NAI

  1. Exomoons Could Be Abundant Sources of Habitability


    Europa is one of the moons in our solar system that could host life. What about beyond the solar system? Credit: NASA/JPL/Ted Stryk Europa is one of the moons in our solar system that could host life. What about beyond the solar system? Credit: NASA/JPL/Ted Stryk

    With about 4,000 planet candidates from the Kepler Space Telescope data to analyze so far, astronomers are busy trying to figure out questions about habitability. Look at our own solar system, however, and there’s a big gap in the information we need. Most of the planets have moons, so surely at least some of what Kepler finds would have them as well. Tracking down these tiny worlds, however, is a challenge.

    A new ...

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  1. Ariel Anbar Named President of Biogeosciences Leadership at AGU



    Ariel Anbar, Principal Investigator (PI) in the Exobiology and Evolutionary Biology (Exo/Evo) element of the NASA Astrobiology Program, has been named President-Elect of the Biogeosciences Leadership at the American Geophysical Union for the 2015-2016 Term.

    Anbar is a Professor in Arizona State University’s (ASU) School of Earth and Space Exploration. Earlier this year, he was also selected as the first Howard Hughes Medical Institute Professor at ASU.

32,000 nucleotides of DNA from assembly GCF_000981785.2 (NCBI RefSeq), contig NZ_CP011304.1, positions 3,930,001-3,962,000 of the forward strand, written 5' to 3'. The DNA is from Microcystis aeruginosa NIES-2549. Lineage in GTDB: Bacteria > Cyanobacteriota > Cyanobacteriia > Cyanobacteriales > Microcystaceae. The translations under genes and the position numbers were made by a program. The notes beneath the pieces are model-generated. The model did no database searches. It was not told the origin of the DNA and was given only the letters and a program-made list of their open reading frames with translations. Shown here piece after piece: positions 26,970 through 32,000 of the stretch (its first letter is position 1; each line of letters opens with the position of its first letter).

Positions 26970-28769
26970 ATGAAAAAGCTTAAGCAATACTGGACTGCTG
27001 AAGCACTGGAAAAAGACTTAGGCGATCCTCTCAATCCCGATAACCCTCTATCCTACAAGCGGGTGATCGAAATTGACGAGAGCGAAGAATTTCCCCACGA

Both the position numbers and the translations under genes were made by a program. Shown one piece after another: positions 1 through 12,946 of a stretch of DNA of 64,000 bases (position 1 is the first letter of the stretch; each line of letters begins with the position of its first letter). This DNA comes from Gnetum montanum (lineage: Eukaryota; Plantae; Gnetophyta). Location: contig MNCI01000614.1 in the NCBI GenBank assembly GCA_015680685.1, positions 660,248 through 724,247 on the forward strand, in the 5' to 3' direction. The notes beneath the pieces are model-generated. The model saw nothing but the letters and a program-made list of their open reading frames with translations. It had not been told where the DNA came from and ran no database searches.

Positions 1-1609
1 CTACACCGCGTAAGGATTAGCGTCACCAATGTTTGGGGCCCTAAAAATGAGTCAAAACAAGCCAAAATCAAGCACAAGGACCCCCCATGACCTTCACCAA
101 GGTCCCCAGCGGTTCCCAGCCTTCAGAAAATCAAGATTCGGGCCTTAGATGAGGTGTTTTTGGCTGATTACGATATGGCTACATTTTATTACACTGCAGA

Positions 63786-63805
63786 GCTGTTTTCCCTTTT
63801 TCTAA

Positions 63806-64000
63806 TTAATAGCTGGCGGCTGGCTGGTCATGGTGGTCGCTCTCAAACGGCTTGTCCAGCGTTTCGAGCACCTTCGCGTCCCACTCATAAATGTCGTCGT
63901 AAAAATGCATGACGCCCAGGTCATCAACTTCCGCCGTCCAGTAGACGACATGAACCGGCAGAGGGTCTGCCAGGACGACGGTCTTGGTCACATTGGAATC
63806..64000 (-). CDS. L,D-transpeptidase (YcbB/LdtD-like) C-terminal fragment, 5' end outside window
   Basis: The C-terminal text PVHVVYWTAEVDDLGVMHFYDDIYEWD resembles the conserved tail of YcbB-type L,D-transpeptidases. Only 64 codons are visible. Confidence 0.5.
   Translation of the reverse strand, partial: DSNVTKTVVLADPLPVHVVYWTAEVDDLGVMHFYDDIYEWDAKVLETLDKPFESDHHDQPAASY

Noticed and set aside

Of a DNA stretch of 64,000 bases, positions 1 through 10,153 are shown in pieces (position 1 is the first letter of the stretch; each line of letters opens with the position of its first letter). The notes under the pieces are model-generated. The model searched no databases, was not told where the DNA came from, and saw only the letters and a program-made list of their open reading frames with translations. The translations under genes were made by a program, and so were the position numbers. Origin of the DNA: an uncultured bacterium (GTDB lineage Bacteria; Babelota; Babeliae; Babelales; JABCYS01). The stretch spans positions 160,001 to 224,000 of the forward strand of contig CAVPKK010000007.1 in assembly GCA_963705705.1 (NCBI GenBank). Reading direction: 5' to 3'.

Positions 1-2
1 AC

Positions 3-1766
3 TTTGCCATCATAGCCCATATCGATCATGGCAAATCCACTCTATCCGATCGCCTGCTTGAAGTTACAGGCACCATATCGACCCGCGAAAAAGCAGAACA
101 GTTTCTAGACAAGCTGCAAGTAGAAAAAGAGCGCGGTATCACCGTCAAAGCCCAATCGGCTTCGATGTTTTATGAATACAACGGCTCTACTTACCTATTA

In addition to his work with Exo/Evo, Anbar is also a Co-Investigator for the new NASA Astrobiology Institute (NAI) team at the University of California: Riverside.

    The 2014 AGU Fall ...

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  1. Hubble Maps Temperature and Water Vapor on an Exoplanet


    Temperature map of the "hot Jupiter" class exoplanet WASP 43b. This is a temperature map of the "hot Jupiter" class exoplanet WASP 43b. The white-colored region on the daytime side is 2,800 degrees Fahrenheit. The nighttime side temperatures drop to under 1,000 degrees Fahrenheit. Image Credit: NASA/ESA

    A team of scientists using NASA’s Hubble Space Telescope has made the most detailed global map yet of the glow from a turbulent planet outside our solar system, revealing its secrets of air temperatures and water vapor.

    Hubble observations show the exoplanet, called WASP-43b, is no place to call home. It is a world of extremes, where seething winds ...

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  1. Sean Solomon to Receive National Medal of Science


    Sean Solomon, PI for NASA's MESSENGER mission, has been selected to receive the National Medal of Science. Credit: NASA Sean Solomon, PI for NASA's MESSENGER mission, has been selected to receive the National Medal of Science. Credit: NASA

    Sean Solomon, former principal investigator for the NASA Astrobiology Institute team at the Carnegie Institution, has been selected to receive the National Medal of Science.

    Solomon is now the Director of Columbia University’s Lamont-Doherty Earth Observatory, and serves as principal investigator for NASA’s MESSENGER (MErcury Surface, Space ENvironment, GEochemistry, and Ranging) mission. MESSENGER is the first spacecraft to orbit Mercury and is currently completing a second extended mission at the Solar System’s inner-most planet. Additional NASA missions ...